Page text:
Johnston Processors Limited

Charlie Johnston, President of Johnston Processors Limited, operators of three One Hour Drycleaning franchises, sat in his office in downtown St. John's and considered the information in front of him. It was March 28, 1991, and Charlie's accountant, Harry Wood, had just presented him with a draft copy of his financial statements for the year ended January 31, 1991. "This indicates that we've experienced another decrease in sales and profits," Charlie commented. "Obviously, our bankers will not like this situation at all. This would have a severe negative effect on my other companies. As you know, my wife, Marie, and my daughter, Christina, operate this company. We'll have to analyze this company's situation further to see where our problems are and what can be done to solve them." Harry, of Wood and Smythe, Chartered Accountants, nodded in agreement. "Unfortunately, we won't be able to do the analysis for you. As a small, independent firm, our personnel resources are stretched to the limit at this time of year. Why not ask someone from the University's Small Business Centre to conduct this study?"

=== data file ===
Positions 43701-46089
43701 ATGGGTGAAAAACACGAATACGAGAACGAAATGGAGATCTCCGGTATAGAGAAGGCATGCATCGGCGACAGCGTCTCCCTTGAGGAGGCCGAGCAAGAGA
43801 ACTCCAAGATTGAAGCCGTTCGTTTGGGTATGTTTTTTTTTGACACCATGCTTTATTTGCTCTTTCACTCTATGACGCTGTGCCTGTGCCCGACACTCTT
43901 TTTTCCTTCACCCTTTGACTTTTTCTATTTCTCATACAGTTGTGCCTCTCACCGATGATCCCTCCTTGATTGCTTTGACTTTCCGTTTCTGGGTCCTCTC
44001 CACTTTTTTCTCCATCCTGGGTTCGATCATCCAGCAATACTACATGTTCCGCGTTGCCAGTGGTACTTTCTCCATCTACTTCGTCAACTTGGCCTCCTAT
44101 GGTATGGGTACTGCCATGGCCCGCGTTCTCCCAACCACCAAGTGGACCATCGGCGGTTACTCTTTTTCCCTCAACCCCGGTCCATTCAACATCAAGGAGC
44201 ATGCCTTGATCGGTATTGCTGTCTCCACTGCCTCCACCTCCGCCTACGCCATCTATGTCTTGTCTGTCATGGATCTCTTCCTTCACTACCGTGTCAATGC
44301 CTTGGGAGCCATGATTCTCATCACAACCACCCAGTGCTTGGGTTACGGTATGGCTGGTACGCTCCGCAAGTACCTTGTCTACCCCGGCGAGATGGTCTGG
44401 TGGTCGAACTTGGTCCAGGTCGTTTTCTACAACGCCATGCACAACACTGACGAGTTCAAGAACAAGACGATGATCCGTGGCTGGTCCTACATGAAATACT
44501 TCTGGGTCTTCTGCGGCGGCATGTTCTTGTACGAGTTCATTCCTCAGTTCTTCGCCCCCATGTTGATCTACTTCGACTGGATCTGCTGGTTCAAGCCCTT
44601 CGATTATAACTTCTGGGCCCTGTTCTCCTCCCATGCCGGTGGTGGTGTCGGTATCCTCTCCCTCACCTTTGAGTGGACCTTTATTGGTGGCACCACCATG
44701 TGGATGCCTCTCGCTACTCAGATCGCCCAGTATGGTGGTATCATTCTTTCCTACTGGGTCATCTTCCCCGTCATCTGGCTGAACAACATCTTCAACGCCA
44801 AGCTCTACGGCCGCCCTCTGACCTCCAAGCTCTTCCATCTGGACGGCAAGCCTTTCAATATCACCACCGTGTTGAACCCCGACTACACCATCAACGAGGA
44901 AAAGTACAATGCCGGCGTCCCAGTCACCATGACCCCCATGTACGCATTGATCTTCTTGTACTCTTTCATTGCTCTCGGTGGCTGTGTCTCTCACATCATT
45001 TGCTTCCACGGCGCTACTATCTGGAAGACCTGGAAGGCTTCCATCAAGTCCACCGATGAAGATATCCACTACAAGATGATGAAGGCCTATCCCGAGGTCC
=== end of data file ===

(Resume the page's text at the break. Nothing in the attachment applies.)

Background Information

Charlie Johnston was the operator of several small companies in the Avalon Peninsula region of the Province of Newfoundland and Labrador. Over the years Charlie had been moderately successful, and had, in fact, accumulated considerable personal wealth. Charlie's wife, Marie, was a nominal shareholder in most of Charlie's companies, but


This case was adapted from a case prepared by Professor Wayne King for the Atlantic Entrepreneurial Institute as a basis for classroom discussion, and is not meant to illustrate either effective or ineffective management. Material in this case has been disguised.

Copyright 1993, the Atlantic Entrepreneurial Institute. Reproduction of this case is allowed without permission for educational purposes, but all such reproduction must acknowledge the copyright. This permission does not include publication.


with the exception of the drycleaning franchises, did not play an active role in management. 'When the kids were younger, I felt more comfortable working at home, raising our family," Marie recalled. "However, when Christina, our youngest daughter, finished high school, I found I had sufficient time to make a contribution to the businesses. Originally, I wanted to become involved in some of the existing companies, but they already had management people in place and were operating smoothly. As well, Christina was having difficulty in finding employment. Charlie and I decided that we would look for a new opportunity for Christina and me to start UP."